The NHS now has unprecedented information about care quality in hospitals, so what will it do with it?

The inspection of all general acute trusts by the Care Quality Commission has now been completed and it will soon have published the final ratings.

The milestone means we have the most comprehensive view of quality across the whole sector ever – but it is passing with little notice or reflection.

It is safe to assume we are judging hospitals by high standards

Part of the reason may be that the near-final ratings more or less confirm the pattern that emerged fairly early in the process. HSJ analysis shows a ratio of three outstanding: 30 good: 60 requires improvement: seven inadequate.

Are these results shameful for those working in and around English hospital services? Probably not, since there is no international benchmark and it is safe to assume we are judging by high standards.

We also know, though, that some enclaves of serious failure have inexcusably been neglected for a long time. We should be pleased to have taken the step of calling these out as inadequate, and plenty of trusts and systems have either begun or achieved turnaround.

Still, it is an apt time for the sector to reflect on the overall picture and what happens next. What have we learned, and what does it mean for maintaining and improving standards in future? After all, we now have an unprecedented, sector-wide stock of ratings (at service and theme level, as well as site and trust) and richly detailed inspection reports.

A large part of the answer – and one stressed by NHS Improvement’s Jim Mackey at the NHS Confederation conference last week – is simply to get on and do the things that are known to help, to read the report on Frimley Health’s astonishing turnaround of Wexham Park Hospital and learn the lessons.

NHS Improvement promises it will find a happier balance between challenging and helping local change

On a local basis, inspection reports for badly rated services contain a frank assessment of what is behind the problems – with common factors including understaffed wards, bullying and poor management – and a detailed roadmap to something better. For health systems, dealing with quality failures is part of the puzzle facing those working on sustainability and transformation planning – closing the “care gap”, in Forward View parlance.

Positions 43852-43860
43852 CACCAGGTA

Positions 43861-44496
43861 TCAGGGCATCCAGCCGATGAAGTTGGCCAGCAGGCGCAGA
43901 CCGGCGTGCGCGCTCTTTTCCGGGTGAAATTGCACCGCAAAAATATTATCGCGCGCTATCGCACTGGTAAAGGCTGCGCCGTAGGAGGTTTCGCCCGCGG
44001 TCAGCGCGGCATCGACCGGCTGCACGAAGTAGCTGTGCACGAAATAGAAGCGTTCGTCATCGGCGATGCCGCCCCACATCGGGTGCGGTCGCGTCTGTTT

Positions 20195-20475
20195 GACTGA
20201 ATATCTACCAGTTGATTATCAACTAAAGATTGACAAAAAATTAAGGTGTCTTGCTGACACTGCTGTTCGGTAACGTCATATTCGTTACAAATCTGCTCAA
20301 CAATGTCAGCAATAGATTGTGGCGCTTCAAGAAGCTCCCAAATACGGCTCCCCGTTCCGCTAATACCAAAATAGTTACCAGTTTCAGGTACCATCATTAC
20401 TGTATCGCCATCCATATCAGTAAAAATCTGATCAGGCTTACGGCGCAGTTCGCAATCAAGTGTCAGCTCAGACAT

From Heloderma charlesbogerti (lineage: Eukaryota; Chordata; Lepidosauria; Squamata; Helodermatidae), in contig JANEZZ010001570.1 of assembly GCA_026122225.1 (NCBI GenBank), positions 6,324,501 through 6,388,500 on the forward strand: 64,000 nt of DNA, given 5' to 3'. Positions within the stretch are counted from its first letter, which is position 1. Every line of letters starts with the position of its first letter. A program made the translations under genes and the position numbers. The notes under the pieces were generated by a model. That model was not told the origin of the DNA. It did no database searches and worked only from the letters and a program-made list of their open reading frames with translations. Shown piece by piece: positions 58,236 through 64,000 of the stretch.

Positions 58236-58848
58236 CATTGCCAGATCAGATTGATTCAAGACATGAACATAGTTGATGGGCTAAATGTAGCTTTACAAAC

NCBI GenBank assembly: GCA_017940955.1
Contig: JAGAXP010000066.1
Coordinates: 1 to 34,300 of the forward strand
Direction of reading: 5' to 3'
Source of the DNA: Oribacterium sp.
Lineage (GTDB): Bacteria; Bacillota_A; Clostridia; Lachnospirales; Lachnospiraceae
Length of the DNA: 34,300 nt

At the centre, NHS Improvement has promised it will find a happier balance between challenging and helping local change, and to do the latter better. It will seek to utilise leadership from outstanding organisations which, although they are still only a handful, have grown in number in recent months thanks to Newcastle and Western Sussex foundation trusts. An interesting question is whether these organisations can be better used as management training grounds.

If successful, the new national approach will rediscover the spirit of peer review, which was a big focus in the Keogh mortality investigations that preceded the current CQC regime. Could it put energy back in the idea of using junior doctors as a force for spreading quality as they rotate around the system? There is certainly a case for seeking to harness the substantial passion and unity which medics displayed in the contract row for a better purpose.

We now have information available on a different scale

Finally, while there is no call for another grand, national review, the chance should not be wasted for a pragmatic whole-sector examination of CQC findings for new evidence of patterns and causes behind failure. It may help accelerate things we already believe in: centralisation in key specialties and circulating doctors between teaching hospitals and smaller or medically marginalised sites, for example.

It may dredge up new answers to how poor leadership, management and governance take hold and are allowed to lead to frightening deterioration; or the consequences of how NHS funds are shared across the country. It would certainly not be able to avoid the issue of constrained ward staffing.

The NHS has achieved a lot in recent decades by responding to reports of single huge care failures, but we now have information available on a different scale.